You're both sliding right over the specifics of what I said:

    1. You cannot reasonably use 'localizedCaseInsensitiveCompare:' *alone* to sort and later insert strings into a list of strings that is "case insensitive" in the sense you originally seemed to mean. Specifically, you cannot determine an order for *different* strings that compare *equal* using this method alone (e.g. "a" and "A").

    I never said nor intended to say that localized comparison methods *generally* are useless. Just this one, for this particular purpose. The correct method for this particular purpose seems to be 'compare: … options: NSCaseInsensitiveSearch | NSForcedOrderingSearch locale: nil'. Note that this is *not* a case-insensitive comparison -- "a" and "A" are *unequal* in this case.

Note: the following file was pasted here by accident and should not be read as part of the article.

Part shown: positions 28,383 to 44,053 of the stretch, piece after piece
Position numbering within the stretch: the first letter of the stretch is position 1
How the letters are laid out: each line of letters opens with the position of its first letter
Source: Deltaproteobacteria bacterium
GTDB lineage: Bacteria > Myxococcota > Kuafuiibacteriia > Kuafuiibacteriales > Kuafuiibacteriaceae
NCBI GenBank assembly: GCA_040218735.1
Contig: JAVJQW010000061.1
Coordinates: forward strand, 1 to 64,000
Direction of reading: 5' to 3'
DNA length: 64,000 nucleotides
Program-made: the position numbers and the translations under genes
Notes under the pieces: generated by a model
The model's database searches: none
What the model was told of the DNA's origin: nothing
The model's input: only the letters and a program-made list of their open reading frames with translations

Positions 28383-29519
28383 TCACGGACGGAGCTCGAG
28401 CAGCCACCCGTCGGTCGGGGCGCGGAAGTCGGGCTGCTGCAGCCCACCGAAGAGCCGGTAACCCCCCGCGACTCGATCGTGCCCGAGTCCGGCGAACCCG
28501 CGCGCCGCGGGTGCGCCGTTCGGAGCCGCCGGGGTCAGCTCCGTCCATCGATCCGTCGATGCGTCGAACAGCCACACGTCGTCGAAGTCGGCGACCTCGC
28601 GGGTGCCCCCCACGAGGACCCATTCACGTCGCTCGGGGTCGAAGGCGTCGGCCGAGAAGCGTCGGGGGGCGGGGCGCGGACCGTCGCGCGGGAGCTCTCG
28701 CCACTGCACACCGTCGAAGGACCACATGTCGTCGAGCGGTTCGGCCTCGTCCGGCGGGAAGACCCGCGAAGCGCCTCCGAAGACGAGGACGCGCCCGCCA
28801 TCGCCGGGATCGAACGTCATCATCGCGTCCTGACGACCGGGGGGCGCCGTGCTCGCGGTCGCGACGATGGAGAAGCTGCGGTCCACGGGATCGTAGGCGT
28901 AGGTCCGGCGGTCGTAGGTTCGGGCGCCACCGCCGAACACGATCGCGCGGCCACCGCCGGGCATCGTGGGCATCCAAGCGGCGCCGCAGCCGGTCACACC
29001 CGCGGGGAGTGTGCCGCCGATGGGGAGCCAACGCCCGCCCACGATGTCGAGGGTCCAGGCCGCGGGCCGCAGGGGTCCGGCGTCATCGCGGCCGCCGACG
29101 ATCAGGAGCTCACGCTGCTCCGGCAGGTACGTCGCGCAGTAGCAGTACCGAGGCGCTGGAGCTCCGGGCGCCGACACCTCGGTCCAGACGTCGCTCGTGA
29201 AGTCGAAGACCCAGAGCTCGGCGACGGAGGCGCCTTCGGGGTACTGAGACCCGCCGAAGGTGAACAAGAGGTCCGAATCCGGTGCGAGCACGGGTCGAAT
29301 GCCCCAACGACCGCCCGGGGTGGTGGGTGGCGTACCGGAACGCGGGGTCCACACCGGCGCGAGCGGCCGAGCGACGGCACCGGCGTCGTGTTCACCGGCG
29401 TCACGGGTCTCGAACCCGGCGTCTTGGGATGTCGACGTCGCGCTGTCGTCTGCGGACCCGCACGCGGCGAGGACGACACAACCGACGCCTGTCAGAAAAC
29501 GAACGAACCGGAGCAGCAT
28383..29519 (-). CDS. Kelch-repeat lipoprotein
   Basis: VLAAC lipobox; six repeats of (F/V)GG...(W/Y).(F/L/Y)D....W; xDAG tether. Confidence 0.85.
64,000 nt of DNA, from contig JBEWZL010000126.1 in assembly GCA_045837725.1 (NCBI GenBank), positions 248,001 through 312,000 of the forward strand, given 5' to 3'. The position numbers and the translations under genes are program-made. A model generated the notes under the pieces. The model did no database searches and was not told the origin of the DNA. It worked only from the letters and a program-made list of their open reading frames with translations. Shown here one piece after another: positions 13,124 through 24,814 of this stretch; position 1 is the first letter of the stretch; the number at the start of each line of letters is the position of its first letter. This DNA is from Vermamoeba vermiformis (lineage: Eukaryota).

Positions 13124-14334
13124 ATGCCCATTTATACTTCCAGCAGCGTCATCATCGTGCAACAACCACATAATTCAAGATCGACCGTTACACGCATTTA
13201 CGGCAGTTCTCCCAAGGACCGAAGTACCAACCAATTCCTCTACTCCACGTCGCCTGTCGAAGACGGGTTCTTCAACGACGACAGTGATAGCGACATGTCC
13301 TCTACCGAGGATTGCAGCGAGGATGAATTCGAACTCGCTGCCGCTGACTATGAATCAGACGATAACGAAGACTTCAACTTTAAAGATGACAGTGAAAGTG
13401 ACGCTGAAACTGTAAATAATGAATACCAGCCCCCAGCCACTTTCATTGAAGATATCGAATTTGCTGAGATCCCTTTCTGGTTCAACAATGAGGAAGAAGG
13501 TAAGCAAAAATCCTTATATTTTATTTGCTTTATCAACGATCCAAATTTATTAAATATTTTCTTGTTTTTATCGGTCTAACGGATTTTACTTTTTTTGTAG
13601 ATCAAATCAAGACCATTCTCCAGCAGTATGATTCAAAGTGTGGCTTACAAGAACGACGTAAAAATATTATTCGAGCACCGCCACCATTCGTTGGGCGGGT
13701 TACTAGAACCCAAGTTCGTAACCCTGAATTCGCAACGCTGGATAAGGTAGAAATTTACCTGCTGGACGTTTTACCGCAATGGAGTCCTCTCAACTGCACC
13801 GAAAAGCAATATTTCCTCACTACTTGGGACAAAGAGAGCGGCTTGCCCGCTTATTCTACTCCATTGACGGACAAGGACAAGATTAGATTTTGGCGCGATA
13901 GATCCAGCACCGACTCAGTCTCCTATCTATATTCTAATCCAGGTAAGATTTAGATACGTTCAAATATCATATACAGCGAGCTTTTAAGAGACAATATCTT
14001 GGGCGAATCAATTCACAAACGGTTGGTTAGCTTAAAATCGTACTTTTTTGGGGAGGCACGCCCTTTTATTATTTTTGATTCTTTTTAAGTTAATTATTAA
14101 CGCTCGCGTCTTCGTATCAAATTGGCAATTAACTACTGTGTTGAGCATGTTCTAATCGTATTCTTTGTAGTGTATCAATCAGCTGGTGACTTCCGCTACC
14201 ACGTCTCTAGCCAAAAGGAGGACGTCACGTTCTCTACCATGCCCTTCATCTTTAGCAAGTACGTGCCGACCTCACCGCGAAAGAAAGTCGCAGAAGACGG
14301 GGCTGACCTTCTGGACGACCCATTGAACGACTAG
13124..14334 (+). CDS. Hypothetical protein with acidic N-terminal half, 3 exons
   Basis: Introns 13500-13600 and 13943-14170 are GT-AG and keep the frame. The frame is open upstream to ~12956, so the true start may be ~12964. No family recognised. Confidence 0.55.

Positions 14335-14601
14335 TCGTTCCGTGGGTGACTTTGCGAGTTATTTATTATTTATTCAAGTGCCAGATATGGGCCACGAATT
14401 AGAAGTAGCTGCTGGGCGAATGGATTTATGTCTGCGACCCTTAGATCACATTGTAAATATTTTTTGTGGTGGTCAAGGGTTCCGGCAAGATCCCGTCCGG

Another possible alternative is 'localizedStandardCompare:', although there's no API contract here about what strings are equal.

    This point has nothing to do with the language or character set used by the strings.

    2. Case is a *language-dependent* concept. There's *no* answer to the question "Are these two strings equal ignoring case?" unless you know the language of *each* of the strings.

    NSString has no comparison function that lets you specify the locale -- and hence language -- of each string separately. At best, the localized comparison methods let you specify the locale assumed for *both* strings.

    This doesn't necessarily mean you can't case-insensitively sort a list of mixed-language strings. It does necessarily mean you can't case-insensitively sort a list of mixed-language strings *using NSString comparison methods only*.